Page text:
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THE SUMNER CLIFFS.

I - —• Cbbistohurcu, July 9. 1 With a vies? of minimiising the ; danger of falling rock from the Sumner cliffs, the local Council re- ; Gently decided to blast away some of the more dangeroiig portions whioh have had a sinister appearance for some time, and have lately assumed a more forbidding aspect. The piece which was operated on today was about 110 yards from Shag Rock. At this point the cliff overhangs tbe road by some 15 to 20 feet. That it w#3 high time the Council attended to it wae'flyyjenced from the fact that there was a fissure, near the edge of tbe cliff about six inches wide and some fifteen feet deep. Elaborate precautions were taken to prevent any disruption of tbo tramway service, Tbe Board's employees removed the oyerjbead gear, leauag the poles to their fate, apd arrangements were made for a steam tram tp run on the sections where the current bad been oat off. As a matter of fact, the former precautions proved unnecessary. The blasting powder did not prove nearly as effective as was antici* For Chronic Chest Complaints, WoodB 1 Great Peppermint Cure, 1/6, 2/6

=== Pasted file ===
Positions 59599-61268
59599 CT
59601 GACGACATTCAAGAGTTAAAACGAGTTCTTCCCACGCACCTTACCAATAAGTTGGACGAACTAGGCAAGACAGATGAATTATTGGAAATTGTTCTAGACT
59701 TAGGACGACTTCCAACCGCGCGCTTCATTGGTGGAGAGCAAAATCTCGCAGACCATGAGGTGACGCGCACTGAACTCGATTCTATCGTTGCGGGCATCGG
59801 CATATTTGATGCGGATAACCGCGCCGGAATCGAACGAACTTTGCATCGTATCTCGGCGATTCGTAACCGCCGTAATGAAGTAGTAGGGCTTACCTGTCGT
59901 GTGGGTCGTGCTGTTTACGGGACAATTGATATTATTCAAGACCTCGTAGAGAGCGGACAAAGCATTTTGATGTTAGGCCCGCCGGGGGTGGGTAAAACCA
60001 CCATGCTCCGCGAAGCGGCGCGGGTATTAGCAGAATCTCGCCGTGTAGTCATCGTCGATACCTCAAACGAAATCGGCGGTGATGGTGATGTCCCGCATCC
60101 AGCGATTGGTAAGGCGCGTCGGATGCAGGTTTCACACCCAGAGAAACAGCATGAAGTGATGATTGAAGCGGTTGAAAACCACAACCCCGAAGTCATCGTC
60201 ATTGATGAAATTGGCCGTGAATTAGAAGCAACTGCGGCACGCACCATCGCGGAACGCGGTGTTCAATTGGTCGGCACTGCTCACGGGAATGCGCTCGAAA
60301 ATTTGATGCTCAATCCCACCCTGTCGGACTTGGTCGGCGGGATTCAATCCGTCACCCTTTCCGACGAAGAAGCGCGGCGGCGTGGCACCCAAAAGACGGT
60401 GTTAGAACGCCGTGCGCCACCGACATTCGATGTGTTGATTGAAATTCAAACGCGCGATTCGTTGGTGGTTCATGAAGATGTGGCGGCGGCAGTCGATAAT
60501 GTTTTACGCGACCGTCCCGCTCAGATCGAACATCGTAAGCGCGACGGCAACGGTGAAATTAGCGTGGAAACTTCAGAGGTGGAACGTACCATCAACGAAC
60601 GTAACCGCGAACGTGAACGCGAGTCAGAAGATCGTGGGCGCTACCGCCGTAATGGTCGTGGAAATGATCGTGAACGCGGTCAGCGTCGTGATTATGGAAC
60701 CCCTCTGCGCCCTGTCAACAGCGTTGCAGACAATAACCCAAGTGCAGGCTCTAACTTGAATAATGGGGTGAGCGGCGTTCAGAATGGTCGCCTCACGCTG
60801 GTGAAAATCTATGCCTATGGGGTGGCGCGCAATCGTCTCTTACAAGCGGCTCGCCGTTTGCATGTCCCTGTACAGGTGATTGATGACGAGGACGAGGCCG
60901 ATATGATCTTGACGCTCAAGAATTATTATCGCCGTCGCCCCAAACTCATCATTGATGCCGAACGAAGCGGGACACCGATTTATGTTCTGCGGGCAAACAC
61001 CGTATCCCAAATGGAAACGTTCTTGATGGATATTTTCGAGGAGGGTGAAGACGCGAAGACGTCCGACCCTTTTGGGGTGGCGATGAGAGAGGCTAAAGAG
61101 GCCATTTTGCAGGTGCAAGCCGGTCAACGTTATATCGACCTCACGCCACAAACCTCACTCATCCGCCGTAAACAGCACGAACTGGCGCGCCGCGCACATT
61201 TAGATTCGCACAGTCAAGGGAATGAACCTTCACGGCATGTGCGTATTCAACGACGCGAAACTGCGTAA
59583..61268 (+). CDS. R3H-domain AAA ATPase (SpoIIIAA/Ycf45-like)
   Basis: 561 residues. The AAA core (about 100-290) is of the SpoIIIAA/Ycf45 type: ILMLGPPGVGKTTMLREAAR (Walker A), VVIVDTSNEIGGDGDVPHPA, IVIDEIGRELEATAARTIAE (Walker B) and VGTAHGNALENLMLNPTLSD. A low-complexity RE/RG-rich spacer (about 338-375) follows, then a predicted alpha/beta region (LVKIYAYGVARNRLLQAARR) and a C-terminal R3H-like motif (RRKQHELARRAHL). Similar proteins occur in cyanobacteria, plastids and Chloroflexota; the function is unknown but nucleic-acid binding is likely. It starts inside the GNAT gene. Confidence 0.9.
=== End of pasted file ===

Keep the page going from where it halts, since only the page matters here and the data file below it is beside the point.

fated, and only some fifty or sixty fona of the cliff was displaced. The fall of. rook and rubble—a drop of 150 feet—however, was a great sight, and an immense oloud of dust rose higher than the oliff. The rock face dea Iroyed included that on which a Maori head was carved. The disoovery of this ancient piece of carving aroused 00h8iderable interest some fifty years ago.

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http://paperspast.natlib.govt.nz/newspapers/AMBPA19140710.2.5.1

Bibliographic details

THE SUMNER CLIFFS., Akaroa Mail and Banks Peninsula Advertiser, Volume LXXII, Issue 4411, 10 July 1914

Word Count
261

THE SUMNER CLIFFS. Akaroa Mail and Banks Peninsula Advertiser, Volume LXXII, Issue 4411, 10 July 1914

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